WASHINGTON (BP)–Presidential candidate John Kerry signed on July 13 as a co-sponsor of legislation that would permit embryos to be cloned but require they be destroyed early in their development.
Kerry, the presumptive Democratic nominee, officially became a co-sponsor of the Human Cloning Ban and Stem Cell Research Protection Act, S. 303. The bill, though labeled a “cloning ban,” actually allows the cloning of an embryo but prohibits a clone from developing 14 days beyond its first cell division, thereby barring the clone’s further growth and birth.
The Massachusetts senator’s position on cloning did not come as a surprise, but his timing is interesting. The announcement of his co-sponsorship of the bill came less than two weeks before the Democratic National Convention and long after the bill was introduced and since any other senator had endorsed it. Sen. Orrin Hatch, R.-Utah, introduced the measure in February 2003. Sen. James Jeffords, an independent from Vermont, was the most recent senator to co-sponsor, doing so in May of last year.
Pro-lifers have condemned the legislation, with some labeling it a “clone-and-kill” bill.
“This bill doesn’t really ban any human cloning – it bans human clone survival, which is a radically different thing,” Douglas Johnson, legislative director of the National Right to Life Committee, has said. “This bill would give a green light to the establishment of what President Bush has called human embryo farms. It is incorrect to say that we think it does not go far enough — rather, it is a step in the wrong direction.”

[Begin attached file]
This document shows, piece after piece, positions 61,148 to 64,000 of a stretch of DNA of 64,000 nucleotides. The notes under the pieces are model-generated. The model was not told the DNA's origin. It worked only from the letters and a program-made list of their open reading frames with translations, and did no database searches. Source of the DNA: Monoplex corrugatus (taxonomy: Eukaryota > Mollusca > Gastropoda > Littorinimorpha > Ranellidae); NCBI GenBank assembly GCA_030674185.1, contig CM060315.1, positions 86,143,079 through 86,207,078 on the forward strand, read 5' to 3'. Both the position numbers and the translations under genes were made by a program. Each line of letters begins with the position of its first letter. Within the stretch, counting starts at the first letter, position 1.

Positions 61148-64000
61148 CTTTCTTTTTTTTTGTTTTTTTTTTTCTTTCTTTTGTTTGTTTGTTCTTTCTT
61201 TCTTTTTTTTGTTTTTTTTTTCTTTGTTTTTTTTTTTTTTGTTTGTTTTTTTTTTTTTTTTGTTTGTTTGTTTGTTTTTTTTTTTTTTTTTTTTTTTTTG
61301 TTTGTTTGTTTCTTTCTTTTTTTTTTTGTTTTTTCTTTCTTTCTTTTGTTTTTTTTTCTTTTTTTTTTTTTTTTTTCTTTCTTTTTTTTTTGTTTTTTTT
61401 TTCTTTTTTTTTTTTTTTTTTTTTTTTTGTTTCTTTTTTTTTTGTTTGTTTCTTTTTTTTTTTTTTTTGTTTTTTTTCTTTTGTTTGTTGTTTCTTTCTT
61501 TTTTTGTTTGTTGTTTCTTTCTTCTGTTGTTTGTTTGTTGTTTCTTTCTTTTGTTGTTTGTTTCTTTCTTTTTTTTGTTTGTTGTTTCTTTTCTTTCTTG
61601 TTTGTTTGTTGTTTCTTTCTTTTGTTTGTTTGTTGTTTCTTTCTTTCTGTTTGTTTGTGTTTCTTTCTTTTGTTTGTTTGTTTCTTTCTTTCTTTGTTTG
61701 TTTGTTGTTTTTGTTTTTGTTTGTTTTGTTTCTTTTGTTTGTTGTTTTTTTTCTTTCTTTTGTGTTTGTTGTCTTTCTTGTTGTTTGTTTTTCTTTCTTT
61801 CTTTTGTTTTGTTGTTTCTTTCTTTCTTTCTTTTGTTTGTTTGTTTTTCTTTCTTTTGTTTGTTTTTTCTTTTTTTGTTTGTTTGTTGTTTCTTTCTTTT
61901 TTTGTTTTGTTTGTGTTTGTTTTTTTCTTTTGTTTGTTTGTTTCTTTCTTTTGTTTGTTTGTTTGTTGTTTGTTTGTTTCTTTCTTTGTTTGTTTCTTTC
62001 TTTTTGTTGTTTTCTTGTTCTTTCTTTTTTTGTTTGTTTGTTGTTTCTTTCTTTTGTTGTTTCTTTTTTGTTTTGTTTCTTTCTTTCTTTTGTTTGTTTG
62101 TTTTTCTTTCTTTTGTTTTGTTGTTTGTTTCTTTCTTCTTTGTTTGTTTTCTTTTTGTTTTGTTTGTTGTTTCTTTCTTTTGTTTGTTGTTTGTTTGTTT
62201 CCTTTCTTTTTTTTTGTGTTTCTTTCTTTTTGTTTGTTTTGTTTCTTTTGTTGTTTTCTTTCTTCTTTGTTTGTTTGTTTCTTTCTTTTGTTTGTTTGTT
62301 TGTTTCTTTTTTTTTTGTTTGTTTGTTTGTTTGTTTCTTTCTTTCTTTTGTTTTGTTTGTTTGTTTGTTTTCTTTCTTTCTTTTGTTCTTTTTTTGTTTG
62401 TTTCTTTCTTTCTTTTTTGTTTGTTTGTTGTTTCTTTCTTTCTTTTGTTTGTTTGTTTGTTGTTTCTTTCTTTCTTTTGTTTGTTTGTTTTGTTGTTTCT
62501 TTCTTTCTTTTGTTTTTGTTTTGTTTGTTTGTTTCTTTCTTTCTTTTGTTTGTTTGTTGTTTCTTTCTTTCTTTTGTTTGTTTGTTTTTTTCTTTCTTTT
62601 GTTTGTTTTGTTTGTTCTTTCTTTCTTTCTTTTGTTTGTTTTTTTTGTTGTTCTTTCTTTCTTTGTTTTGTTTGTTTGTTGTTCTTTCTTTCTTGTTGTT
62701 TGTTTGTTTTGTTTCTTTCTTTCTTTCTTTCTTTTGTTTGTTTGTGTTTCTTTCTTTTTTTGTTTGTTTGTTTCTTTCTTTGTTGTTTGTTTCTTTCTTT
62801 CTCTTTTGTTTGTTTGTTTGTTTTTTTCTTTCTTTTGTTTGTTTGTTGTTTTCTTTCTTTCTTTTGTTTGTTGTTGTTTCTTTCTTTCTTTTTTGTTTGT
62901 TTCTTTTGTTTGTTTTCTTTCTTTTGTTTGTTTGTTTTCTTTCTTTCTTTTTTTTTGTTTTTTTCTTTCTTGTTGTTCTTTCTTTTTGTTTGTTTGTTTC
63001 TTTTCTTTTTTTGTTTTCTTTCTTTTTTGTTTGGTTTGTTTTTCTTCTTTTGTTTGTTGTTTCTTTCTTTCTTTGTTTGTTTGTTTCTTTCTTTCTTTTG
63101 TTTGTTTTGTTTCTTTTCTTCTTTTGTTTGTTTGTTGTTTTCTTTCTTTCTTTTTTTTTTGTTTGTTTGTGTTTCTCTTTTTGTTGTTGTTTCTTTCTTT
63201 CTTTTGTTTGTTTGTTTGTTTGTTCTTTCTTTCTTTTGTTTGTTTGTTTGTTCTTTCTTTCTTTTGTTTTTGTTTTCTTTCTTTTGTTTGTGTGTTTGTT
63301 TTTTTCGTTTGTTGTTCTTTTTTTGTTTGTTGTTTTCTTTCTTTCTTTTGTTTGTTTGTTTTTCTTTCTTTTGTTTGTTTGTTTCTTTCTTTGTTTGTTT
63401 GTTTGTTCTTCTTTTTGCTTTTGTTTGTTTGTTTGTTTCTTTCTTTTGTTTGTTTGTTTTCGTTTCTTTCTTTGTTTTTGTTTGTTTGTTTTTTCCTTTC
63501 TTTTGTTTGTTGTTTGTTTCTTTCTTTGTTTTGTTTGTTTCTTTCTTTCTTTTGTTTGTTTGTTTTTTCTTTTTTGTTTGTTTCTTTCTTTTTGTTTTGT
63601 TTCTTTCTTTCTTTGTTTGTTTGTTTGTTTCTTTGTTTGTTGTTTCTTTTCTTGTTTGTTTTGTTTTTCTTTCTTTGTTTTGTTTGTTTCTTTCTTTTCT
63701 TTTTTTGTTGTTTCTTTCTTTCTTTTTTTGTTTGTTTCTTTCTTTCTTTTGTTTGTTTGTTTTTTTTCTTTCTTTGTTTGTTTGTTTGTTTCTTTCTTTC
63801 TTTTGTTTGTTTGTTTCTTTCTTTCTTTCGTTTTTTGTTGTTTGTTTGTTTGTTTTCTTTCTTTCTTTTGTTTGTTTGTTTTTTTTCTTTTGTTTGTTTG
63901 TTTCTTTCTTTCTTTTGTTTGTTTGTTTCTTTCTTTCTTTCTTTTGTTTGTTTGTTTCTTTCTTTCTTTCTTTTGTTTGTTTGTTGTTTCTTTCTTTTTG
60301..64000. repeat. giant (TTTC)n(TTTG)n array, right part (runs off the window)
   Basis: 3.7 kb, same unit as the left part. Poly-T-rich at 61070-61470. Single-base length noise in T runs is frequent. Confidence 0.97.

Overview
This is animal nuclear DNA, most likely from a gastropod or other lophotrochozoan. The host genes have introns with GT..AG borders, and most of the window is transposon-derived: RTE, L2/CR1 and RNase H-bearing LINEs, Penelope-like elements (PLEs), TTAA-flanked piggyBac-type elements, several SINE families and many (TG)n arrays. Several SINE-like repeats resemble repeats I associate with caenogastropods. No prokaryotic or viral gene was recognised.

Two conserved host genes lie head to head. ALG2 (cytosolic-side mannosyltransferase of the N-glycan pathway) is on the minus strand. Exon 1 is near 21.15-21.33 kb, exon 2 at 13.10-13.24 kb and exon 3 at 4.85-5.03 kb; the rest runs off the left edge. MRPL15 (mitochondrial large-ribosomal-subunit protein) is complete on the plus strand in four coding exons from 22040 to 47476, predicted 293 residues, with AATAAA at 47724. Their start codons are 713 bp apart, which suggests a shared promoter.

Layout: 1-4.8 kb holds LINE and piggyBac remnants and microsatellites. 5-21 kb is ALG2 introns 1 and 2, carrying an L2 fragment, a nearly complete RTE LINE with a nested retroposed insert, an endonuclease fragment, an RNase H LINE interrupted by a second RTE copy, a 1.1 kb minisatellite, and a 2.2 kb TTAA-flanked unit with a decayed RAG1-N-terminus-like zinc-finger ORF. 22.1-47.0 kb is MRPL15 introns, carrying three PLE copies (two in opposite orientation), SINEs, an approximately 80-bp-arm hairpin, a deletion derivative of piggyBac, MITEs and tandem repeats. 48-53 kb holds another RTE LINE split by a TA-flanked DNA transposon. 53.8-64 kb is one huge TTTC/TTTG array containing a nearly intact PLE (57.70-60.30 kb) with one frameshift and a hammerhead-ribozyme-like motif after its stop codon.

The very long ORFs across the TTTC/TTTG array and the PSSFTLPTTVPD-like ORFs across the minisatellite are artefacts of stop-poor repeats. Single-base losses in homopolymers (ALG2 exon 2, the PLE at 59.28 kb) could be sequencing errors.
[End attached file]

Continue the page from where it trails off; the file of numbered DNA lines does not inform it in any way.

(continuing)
Bush has endorsed another measure, the Human Cloning Prohibition Act, S. 245. That bill, sponsored by Sen. Sam Brownback, R.-Kan., has 28 co-sponsors. Brownback’s bill would ban cloning to produce an embryo, whether it is for research or birth.
Neither Senate bill has made progress in this Congress. The House of Representatives, however, easily approved a comprehensive cloning ban in 2003.
The Southern Baptist Ethics & Religious Liberty Commission and other pro-life organizations have endorsed Brownback’s ban.
Backers of a total ban argue embryonic stem cells have yet to be proven effective, while such cells from adult sources already have provided cures.
Hatch, normally a pro-lifer, and others contend embryo cloning should be legalized in order to seek cures for debilitating diseases. They argue stem cells procured for experimentation from embryos may provide healing for such diseases as diabetes and Parkinson’s. The procurement of embryonic stem cells, the body’s primitive cells that can produce cells and tissues, results in the embryo’s destruction.